‘Ban PETA’ plea trashed, Madras HC calls it ‘misadventure’ for publicity
The Madras high court has dismissed a PIL seeking a ban on PETA, holding that the plea was a “misadventure” filed for publicity against the backdrop of Jallikattu protesters demanding a ban on the animal rights advocacy group.india Updated: Feb 02, 2017 23:28 IST
The Madras high court has dismissed a PIL seeking a ban on PETA, holding that the plea was a “misadventure” filed for publicity against the backdrop of Jallikattu protesters demanding a ban on the animal rights advocacy group.
“We find this a misadventure only for publicity sake, given the current social context on account of the role of PETA vis-a-vis the Jallikattu issue. This petition is dismissed,” said the first bench, comprising Chief Justice Sanjay Kishan Kaul and Justice M Sundar.
The PIL, filed by hotel employee Dinesh of Chennai, sought a direction to the Union home ministry to ban PETA.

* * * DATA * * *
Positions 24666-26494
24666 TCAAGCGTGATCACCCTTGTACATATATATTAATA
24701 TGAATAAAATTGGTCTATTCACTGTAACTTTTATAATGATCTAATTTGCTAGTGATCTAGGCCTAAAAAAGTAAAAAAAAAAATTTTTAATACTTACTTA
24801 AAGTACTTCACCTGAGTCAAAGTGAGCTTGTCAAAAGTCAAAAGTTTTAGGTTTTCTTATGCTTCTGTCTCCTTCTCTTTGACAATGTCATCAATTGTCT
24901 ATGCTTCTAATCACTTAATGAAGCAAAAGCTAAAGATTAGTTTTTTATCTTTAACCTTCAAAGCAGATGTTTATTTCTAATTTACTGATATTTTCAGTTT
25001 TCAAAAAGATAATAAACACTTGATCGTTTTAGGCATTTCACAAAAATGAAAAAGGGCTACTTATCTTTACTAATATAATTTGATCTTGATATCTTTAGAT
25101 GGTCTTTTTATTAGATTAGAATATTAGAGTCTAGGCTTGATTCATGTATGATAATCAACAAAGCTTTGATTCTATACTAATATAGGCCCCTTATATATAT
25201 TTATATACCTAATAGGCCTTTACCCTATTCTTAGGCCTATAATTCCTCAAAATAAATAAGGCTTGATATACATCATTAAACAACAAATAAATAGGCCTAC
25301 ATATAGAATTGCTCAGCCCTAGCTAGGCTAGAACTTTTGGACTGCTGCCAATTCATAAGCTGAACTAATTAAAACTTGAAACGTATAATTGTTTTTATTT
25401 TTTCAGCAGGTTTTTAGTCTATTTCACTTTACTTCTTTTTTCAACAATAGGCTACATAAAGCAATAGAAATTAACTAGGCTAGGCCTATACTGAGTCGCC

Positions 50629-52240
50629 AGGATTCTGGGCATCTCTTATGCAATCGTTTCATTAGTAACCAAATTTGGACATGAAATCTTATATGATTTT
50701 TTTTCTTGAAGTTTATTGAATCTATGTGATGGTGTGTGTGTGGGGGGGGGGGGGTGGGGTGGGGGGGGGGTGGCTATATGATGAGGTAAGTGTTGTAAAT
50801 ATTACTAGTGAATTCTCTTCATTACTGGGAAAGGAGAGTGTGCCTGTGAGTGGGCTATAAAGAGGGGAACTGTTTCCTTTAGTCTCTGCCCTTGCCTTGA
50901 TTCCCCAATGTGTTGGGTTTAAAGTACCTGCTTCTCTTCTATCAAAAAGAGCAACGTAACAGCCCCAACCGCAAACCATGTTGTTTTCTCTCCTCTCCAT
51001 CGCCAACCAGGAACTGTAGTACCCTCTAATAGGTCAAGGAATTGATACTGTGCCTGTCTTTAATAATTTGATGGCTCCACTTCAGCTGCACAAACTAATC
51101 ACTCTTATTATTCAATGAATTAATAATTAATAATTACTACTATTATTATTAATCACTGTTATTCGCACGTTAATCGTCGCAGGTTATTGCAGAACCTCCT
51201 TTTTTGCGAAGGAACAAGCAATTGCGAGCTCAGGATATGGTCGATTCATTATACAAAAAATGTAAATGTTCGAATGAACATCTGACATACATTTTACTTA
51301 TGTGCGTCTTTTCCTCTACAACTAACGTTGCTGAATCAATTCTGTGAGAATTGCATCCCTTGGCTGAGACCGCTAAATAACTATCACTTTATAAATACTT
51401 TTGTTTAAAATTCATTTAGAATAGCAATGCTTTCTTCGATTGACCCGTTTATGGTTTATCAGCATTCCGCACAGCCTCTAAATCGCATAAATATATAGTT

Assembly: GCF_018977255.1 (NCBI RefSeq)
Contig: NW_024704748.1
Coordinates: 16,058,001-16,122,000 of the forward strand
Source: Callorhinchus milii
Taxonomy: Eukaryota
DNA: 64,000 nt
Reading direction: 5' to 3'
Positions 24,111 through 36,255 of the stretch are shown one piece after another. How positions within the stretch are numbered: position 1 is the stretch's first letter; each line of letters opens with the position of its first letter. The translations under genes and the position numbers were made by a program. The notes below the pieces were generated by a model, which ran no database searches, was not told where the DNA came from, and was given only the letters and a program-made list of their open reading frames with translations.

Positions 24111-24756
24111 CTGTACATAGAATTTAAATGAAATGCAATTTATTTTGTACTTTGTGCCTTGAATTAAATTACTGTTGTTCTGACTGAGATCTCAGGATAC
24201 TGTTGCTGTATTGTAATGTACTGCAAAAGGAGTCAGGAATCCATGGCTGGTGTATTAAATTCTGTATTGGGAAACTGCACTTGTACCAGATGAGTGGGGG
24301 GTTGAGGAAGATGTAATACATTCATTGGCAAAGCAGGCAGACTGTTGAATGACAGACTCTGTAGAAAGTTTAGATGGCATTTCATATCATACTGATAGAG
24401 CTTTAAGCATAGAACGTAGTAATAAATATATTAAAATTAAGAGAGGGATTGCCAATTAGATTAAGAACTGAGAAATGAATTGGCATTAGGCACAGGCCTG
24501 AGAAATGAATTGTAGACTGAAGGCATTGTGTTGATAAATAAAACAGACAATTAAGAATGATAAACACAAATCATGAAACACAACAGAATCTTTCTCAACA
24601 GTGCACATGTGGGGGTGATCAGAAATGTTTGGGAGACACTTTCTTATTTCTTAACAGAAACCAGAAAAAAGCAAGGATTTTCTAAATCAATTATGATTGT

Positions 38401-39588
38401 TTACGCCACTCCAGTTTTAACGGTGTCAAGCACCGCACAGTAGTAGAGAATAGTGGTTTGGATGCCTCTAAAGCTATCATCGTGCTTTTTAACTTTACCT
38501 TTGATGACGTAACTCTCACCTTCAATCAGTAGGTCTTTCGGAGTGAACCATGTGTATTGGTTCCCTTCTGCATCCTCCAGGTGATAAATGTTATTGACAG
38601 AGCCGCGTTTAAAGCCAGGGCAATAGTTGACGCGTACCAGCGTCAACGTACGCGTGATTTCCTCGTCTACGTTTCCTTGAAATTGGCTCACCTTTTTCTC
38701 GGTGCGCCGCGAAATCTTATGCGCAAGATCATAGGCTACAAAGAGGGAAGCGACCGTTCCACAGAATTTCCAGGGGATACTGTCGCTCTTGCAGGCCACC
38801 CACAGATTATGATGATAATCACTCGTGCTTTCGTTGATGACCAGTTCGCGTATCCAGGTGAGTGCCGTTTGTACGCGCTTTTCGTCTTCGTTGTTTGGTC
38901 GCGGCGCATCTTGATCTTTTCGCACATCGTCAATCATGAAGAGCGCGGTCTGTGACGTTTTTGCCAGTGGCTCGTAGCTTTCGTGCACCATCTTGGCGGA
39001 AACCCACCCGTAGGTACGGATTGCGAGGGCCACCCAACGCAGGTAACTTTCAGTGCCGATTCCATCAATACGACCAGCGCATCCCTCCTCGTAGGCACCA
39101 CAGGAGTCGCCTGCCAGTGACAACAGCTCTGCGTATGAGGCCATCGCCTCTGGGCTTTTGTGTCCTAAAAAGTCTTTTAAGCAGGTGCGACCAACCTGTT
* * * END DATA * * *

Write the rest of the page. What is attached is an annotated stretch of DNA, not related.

The petitioner submitted that PETA was an NGO coming under the ambit of the Foreign Contribution Regulation Act and so had “no locus standi” to file cases challenging state and central laws.
PETA was one of the petitioners in the Supreme Court against conduct of Jallikattu. The NGO had invited the wrath of pro-bull taming sport protesters in the wake of its opposition to the event.
After hearing the plea on Wednesday, the court noted, “We are troubled by the tenor of the petition.”
The court noted that the petition “seeks to suggest that entertaining PETA’s petitions by the Supreme Court amounts to violation of sovereignty and integrity of India and because it had sought to challenge laws made in India, it should be banned.”
The court also held that the view was contemptuous.
“In our view, this is contemptuous of the Supreme Court, as it is the prerogative of the court whether to entertain or not to entertain a petition.”
On the petitioner’s submission that PETA was indulging in “sexiest advertisements” and “pornography,” the court said “we find nothing of pornography. There are photographs of women sparsely clad propagating non-use of fur and such other materials which affect the rights of animals.”
The court also said it would be the prerogative of the executive to take action against any organisation, if any law was violated.